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This Was Then

This Was Then: The coal yards

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Martha’s Vineyard once ran on coal. “We didn't have any electricity,” recalled Stan Lair (1902-1987) about his Vineyard Haven childhood in a 1980 interview. “For heat, we had stoves — parlor stoves — and a...

Of mink and Mink Meadows

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Mink once lived on Martha’s Vineyard. When writer James Freeman made an inventory of the wild animals he found on a visit to the Island in 1807, he listed: “Besides domestick animals, the quadrupeds...

This Was Then: The Island’s lost birds

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In 1602, John Brereton, chronicler of Capt. Bartholomew Gosnold’s exploration of Martha’s Vineyard, recorded the many different kinds of birds he saw on the Island: eagles, “hernshaws” (herons), cranes, bitterns, mallards, teals, geese, penguins,...

This Was Then: Pig tales

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Martha’s Vineyard is not known for its swine, but hogs have historically been a critically important Island livestock; only sheep and cattle were more numerous in centuries past. The first written record of pigs on...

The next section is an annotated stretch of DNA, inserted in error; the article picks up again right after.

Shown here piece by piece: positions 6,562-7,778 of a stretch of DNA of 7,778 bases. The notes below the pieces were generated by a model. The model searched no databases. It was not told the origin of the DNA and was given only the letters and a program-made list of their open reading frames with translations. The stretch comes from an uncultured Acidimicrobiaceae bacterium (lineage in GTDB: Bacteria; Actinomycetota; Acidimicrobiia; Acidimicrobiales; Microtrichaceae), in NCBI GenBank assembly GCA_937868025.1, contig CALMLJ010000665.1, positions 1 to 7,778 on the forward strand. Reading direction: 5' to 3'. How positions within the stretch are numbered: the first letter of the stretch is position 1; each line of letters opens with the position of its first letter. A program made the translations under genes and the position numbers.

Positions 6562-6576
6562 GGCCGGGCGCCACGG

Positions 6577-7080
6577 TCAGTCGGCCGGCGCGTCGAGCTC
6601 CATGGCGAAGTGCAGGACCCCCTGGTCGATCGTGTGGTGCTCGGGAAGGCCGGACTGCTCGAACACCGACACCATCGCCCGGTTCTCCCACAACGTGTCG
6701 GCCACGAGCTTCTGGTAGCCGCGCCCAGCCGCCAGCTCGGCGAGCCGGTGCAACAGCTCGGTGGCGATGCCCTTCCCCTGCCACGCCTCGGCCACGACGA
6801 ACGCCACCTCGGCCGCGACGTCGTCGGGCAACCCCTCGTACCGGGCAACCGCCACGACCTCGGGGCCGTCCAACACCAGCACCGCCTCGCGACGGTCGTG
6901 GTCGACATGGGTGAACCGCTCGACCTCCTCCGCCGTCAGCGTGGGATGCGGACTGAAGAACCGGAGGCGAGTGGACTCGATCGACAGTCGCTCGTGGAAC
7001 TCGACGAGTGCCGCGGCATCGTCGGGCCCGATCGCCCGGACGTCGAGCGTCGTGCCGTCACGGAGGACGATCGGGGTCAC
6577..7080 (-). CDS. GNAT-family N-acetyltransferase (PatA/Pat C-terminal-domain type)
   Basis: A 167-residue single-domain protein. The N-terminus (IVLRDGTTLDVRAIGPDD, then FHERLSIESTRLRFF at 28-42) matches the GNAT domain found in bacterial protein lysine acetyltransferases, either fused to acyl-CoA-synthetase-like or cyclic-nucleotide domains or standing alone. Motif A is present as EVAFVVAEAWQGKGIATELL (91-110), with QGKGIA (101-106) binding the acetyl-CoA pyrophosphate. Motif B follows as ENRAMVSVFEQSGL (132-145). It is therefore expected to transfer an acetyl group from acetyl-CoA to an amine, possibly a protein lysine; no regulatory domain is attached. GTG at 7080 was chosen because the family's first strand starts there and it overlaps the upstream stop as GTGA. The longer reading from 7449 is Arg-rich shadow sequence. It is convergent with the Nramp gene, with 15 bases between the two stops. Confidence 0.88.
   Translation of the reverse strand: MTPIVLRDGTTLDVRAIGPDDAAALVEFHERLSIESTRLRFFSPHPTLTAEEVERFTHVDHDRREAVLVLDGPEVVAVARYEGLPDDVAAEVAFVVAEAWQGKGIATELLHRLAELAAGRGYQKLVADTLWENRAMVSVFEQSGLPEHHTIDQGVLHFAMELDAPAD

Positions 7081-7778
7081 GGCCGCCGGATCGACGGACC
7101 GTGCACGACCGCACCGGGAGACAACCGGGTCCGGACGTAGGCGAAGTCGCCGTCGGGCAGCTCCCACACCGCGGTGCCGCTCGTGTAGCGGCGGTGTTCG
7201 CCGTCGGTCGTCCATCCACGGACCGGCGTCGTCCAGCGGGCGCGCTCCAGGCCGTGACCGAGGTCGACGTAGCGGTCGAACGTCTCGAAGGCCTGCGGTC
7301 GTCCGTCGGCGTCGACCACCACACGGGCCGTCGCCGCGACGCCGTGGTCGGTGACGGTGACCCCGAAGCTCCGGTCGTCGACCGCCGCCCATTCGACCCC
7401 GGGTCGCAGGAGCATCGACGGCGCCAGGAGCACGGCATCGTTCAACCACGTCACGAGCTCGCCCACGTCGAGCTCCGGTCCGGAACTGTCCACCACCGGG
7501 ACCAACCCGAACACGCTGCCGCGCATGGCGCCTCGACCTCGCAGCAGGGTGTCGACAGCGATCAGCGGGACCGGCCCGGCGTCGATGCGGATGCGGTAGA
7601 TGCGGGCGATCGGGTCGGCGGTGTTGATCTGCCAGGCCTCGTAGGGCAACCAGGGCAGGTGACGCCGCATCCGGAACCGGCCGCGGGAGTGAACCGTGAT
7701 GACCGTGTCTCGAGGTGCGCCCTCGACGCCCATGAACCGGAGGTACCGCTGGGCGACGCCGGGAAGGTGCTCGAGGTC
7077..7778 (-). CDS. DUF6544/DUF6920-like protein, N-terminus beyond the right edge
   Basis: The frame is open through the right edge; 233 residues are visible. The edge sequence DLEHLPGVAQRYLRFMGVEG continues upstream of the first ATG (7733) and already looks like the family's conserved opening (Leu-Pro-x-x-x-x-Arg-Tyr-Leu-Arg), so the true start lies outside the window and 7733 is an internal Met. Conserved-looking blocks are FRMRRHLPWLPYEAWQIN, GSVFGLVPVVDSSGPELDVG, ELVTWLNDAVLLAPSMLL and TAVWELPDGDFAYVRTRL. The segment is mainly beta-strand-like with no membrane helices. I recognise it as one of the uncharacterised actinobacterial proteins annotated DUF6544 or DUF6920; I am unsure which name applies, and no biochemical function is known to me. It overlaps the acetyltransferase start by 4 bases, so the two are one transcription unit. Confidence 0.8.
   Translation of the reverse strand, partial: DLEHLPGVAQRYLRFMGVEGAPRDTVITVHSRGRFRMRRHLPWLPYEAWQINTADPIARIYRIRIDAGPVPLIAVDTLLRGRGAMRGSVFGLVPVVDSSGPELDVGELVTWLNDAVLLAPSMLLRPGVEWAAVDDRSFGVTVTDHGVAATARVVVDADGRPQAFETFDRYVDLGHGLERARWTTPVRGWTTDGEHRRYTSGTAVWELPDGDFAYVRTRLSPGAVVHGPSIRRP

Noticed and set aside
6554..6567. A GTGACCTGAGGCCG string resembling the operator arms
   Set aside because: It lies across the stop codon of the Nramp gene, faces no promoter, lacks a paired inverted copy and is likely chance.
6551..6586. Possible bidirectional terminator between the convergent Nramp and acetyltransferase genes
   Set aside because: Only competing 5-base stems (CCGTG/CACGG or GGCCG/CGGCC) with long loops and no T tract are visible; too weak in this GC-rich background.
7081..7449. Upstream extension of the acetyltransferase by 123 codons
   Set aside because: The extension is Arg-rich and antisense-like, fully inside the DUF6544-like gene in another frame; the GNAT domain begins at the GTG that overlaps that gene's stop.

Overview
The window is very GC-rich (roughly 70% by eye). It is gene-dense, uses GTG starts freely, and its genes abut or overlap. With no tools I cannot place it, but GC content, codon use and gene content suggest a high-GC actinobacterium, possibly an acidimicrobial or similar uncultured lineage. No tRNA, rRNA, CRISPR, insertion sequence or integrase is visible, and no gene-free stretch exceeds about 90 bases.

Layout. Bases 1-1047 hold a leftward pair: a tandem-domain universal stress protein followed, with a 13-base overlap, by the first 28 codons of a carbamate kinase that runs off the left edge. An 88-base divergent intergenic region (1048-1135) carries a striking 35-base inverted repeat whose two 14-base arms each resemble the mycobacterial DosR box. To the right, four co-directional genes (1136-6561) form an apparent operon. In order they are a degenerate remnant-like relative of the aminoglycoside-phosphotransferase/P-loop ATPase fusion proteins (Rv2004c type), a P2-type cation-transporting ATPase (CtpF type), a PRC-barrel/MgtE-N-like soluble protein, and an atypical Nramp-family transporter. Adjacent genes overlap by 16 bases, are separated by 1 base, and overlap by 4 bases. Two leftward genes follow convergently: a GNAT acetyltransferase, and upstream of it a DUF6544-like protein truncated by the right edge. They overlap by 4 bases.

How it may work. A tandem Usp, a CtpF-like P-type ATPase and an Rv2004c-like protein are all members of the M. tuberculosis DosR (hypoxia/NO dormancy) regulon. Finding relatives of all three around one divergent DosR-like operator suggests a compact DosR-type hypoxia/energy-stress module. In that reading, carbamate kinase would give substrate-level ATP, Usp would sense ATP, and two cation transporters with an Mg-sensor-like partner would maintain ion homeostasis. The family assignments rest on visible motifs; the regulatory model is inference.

Naming West Tisbury’s streets

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The roads of West Tisbury are full of curious names. Some of their stories we know; others are seemingly forgotten. Who, for instance, was “Tiah” of Tiah’s Cove Road? (You know, the road New Lane...

This Was Then: Chief King

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Before 911, before police radios and walkie-talkies, there were blue light bulbs over Main Street, Vineyard Haven. When a call for help came in, the telephone company switched on the light to signal the...

This Was Then: A story of three Vineyard men

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Brothers William and Luther West of Chilmark were of solid Island stock. Their parents and grandparents were all Island natives, as they were. Their family tree was a constellation of Island names including Tilton,...

This Was Then: Doppelgängers and namesakes

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Our Island shares its names with people, places, and products around the world, some for historically connected reasons and others by coincidence, complicating our Google searches and rerouting our Amazon orders. Tisbury and Chilmark on...

This Was Then: Superintendent of streets

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“You didn't have tractors, you didn't have the machinery that you got today,” recalled the late Basil Welch of Vineyard Haven in a 1982 recording. “We had an old 1936 ton-and-a-half dump truck, and...

This Was Then: Welcome to Oak Bluff … Manitoba

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It’s a little unfair to ridicule tourists for asking directions to “Oaks Bluff.” There is an Oaks Bluff. About a 47-hour drive west of Woods Hole, Fair Oaks Bluff, located in a scenic park...